Jones Ford Verde Valley Compares 2015 Ford Fusion VS 2015 Honda Accord Near Camp Verde, AZ

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2015 Ford Fusion

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VS

2015 Honda Accord

Safety Comparison

The rear seatbelts optional on the Fusion inflate when a collision is detected, helping to spread crash forces over a much larger area of the body and limiting head and neck movement. This can help prevent spinal and internal injuries. The Accord Sedan doesn’t offer inflatable seatbelts.

The Fusion offers all-wheel drive to maximize traction under poor conditions, especially in ice and snow. The Accord Sedan doesn’t offer all-wheel drive.

The Fusion (except S) offers optional Reverse Sensing System to help warn the driver about vehicles, pedestrians or other obstacles behind or, optionally, in front of the vehicle. The Accord Sedan doesn’t offer a front parking aid.

To help make backing safer, the Fusion SE/Titanium’s optional cross-path warning system uses wide-angle radar in the rear bumper to alert the driver to vehicles approaching from the side, helping the driver avoid collisions. The Accord Sedan doesn’t offer a cross-path warning system.

The Fusion SE/Titanium’s optional driver alert monitor detects an inattentive driver then sounds a warning and suggests a break. According to the NHTSA, drivers who fall asleep cause about 100,000 crashes and 1500 deaths a year. The Accord Sedan doesn’t offer a driver alert monitor.

The Fusion has standard SYNC ®, which uses a global positioning satellite (GPS) receiver and a cellular system to get turn-by-turn driving directions or send emergency personnel to the scene if any airbags deploy. The Accord Sedan doesn’t offer a GPS response system, only a navigation computer with no live response for emergencies, so if you’re involved in an accident and you’re incapacitated help may not come as quickly.

Both the Fusion and the Accord Sedan have standard driver and passenger frontal airbags, front side-impact airbags, side-impact head airbags, front seatbelt pretensioners, front-wheel drive, height-adjustable front shoulder belts, plastic fuel tanks, four-wheel antilock brakes, traction control and electronic stability systems to prevent skidding.

The National Highway Traffic Safety Administration does 35 MPH front crash tests on new vehicles. In this test, results indicate that the Ford Fusion is safer than the Honda Accord Sedan:

Fusion

Accord Sedan

OVERALL STARS

5 Stars

4 Stars

Driver

STARS

5 Stars

4 Stars

HIC

125

144

Neck Injury Risk

28%

30%

Neck Stress

200 lbs.

236 lbs.

Neck Compression

24 lbs.

89 lbs.

Leg Forces (l/r)

167/333 lbs.

92/455 lbs.

Passenger

STARS

4 Stars

4 Stars

Chest Compression

.3 inches

.7 inches

Leg Forces (l/r)

14/11 lbs.

535/546 lbs.

New test not comparable to pre-2011 test results. More stars = Better. Lower test results = Better.

The National Highway Traffic Safety Administration does side impact tests on new vehicles. In this test, which crashes the vehicle into a post at 20 MPH, results indicate that the Ford Fusion is safer than the Honda Accord Sedan:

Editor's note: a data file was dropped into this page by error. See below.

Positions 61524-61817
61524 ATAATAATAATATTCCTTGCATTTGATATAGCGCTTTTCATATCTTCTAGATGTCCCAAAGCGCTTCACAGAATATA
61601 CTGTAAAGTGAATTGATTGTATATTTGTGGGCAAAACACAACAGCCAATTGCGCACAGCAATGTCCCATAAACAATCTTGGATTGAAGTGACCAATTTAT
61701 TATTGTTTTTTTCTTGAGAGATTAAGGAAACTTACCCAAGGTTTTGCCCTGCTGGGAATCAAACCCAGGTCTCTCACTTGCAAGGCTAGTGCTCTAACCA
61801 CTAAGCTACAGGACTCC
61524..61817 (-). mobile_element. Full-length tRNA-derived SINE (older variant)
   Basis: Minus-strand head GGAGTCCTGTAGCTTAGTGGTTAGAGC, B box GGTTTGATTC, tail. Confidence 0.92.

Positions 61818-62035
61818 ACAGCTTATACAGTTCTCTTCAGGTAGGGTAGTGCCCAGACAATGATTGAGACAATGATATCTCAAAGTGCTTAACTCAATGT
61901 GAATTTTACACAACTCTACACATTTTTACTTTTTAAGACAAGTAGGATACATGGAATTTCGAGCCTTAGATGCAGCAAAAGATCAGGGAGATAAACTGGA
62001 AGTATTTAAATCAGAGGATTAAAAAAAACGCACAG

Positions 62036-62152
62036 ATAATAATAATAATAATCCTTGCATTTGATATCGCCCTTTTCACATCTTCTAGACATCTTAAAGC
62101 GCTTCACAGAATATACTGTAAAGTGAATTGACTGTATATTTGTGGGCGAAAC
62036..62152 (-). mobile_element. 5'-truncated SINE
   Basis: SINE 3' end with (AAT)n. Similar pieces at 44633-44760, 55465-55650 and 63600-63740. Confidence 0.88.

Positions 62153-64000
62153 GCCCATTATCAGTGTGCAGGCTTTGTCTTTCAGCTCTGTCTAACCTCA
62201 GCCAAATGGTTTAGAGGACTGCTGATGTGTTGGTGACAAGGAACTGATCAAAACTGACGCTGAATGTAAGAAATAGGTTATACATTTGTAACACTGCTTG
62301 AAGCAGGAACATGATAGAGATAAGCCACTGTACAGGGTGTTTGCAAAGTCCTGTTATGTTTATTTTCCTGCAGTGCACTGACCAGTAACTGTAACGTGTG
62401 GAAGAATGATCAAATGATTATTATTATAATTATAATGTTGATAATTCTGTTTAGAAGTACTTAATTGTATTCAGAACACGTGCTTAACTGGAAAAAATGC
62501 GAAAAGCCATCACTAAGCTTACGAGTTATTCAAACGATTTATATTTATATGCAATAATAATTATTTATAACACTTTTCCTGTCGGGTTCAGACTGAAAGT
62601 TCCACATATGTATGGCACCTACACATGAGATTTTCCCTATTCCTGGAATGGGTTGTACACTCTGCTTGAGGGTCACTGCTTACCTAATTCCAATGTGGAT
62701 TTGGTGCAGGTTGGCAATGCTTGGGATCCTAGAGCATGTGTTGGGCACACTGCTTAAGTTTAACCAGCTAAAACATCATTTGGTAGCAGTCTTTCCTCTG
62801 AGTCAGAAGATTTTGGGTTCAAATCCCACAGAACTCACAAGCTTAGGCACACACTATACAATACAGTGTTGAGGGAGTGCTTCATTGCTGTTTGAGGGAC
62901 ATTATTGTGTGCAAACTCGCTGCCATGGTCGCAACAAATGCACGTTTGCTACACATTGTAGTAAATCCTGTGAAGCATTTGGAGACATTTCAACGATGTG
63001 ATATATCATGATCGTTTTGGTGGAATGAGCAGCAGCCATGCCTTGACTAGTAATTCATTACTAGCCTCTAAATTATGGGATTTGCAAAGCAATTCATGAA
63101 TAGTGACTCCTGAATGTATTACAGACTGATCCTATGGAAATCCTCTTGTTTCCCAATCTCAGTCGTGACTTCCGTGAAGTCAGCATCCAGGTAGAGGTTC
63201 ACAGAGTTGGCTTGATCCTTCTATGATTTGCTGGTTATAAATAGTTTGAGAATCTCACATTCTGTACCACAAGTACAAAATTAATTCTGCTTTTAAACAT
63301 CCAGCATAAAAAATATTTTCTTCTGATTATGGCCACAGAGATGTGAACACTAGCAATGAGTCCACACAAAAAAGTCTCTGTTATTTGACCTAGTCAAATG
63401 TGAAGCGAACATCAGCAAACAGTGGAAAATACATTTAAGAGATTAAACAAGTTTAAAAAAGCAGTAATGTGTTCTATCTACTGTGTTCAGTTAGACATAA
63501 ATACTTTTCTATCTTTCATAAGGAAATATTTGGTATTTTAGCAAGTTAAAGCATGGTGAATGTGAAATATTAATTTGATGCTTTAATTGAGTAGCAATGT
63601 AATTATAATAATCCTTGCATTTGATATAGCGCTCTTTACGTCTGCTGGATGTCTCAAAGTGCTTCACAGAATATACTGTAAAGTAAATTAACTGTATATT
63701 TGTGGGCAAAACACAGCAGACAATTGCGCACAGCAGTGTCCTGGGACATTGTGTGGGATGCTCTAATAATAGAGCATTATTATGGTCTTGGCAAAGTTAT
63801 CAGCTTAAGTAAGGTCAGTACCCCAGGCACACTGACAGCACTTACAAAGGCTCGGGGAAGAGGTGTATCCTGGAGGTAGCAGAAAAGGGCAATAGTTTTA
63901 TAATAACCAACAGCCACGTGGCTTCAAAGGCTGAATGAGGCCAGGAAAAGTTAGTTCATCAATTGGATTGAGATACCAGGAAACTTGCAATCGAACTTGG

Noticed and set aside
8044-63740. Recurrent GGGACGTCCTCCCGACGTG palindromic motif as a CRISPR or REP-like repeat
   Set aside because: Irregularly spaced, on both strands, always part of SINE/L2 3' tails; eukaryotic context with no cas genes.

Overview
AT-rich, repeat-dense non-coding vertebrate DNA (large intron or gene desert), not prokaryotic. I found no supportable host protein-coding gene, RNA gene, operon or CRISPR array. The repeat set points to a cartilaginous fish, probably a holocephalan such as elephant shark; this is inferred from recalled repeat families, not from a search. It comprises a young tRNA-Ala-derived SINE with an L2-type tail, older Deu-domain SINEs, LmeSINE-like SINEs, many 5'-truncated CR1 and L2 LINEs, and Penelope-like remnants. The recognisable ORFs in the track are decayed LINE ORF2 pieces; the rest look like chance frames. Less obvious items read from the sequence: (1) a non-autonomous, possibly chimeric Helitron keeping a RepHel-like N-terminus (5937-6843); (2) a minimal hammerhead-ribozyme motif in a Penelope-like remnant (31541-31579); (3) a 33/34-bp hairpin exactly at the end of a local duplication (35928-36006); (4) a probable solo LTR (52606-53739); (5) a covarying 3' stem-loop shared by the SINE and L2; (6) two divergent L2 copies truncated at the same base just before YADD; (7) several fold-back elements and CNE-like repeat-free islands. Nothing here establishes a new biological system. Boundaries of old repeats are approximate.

Fusion

Accord Sedan

Into Pole

STARS

5 Stars

5 Stars

Spine Acceleration

46 G’s

49 G’s

New test not comparable to pre-2011 test results. More stars = Better. Lower test results = Better.

Warranty Comparison

There are almost 4 times as many Ford dealers as there are Honda dealers, which makes it much easier should you ever need service under the Fusion’s warranty.

Reliability Comparison

A reliable vehicle saves its owner time, money and trouble. Nobody wants to be stranded or have to be without their vehicle while it’s being repaired. Consumer Reports predicts that the Ford Fusion 2.5’s reliability will be 6% better than the Accord Sedan with the best reliability rating.

Engine Comparison

The Fusion has more powerful engines than the Accord Sedan:

Torque

Fusion 1.5 turbo 4 cyl.

185 lbs.-ft.

Fusion 2.0 turbo 4 cyl.

270 lbs.-ft.

Accord Sedan 2.4 DOHC 4 cyl.

181 lbs.-ft.

Accord Sedan Sport 2.4 DOHC 4 cyl.

182 lbs.-ft.

Accord Sedan EX-L V6/Touring 3.5 SOHC V6

252 lbs.-ft.

As tested in Motor Trend the Ford Fusion turbo 4 cyl. is faster than the Accord Sedan Sport 2.4 DOHC 4 cyl. (automatics tested):

Fusion

Accord Sedan

Zero to 60 MPH

6.8 sec

7.7 sec

Quarter Mile

15.1 sec

16 sec

Speed in 1/4 Mile

91.6 MPH

90.7 MPH

Fuel Economy and Range Comparison

On the EPA test cycle the Fusion FWD 1.5 turbo 4 cyl. gets better fuel mileage than the Accord Sedan EX-L V6/Touring V6 (24 city/36 hwy vs. 21 city/34 hwy).

In heavy traffic or at stoplights the Fusion 1.5 ECOBoost offers an optional system to automatically turn off the engine when the vehicle is stopped, saving fuel and reducing pollution. The engine is automatically restarted when the driver gets ready to move again. (Start/Stop isn’t accounted in present EPA fuel mileage tests.) The Accord Sedan doesn’t offer an automatic engine start/stop system.

The Fusion has a standard cap-less fueling system. The fuel filler is automatically opened when the fuel nozzle is inserted and automatically closed when it’s removed. This eliminates the need to unscrew and replace the cap and it reduces fuel evaporation, which causes pollution. The Accord Sedan doesn’t offer a cap-less fueling system.

Brakes and Stopping Comparison

For better stopping power the Fusion’s brake rotors are larger than those on the Accord Sedan:

Fusion

Accord Sedan LX

Accord Sedan Sport/EX/EX-L/Touring

Front Rotors

11.8 inches

11.1 inches

11.5 inches

Rear Rotors

11.9 inches

11.1 inches

11.1 inches

The Fusion stops much shorter than the Accord Sedan:

Fusion

Accord Sedan

80 to 0 MPH

216 feet

223 feet

Road & Track

70 to 0 MPH

175 feet

184 feet

Car and Driver

60 to 0 MPH

125 feet

139 feet

Consumer Reports

60 to 0 MPH (Wet)

137 feet

150 feet

Consumer Reports

Tires and Wheels Comparison

For better traction, the Fusion has larger standard tires than the Accord Sedan (215/60R16 vs. 205/65R16).

The Fusion S’ standard tires provide better handling because they have a lower 60 series profile (height to width ratio) that provides a stiffer sidewall than the Accord Sedan LX’s standard 65 series tires. The Fusion Titanium’s optional tires have a lower 40 series profile than the Accord Sedan Sport’s 45 series tires.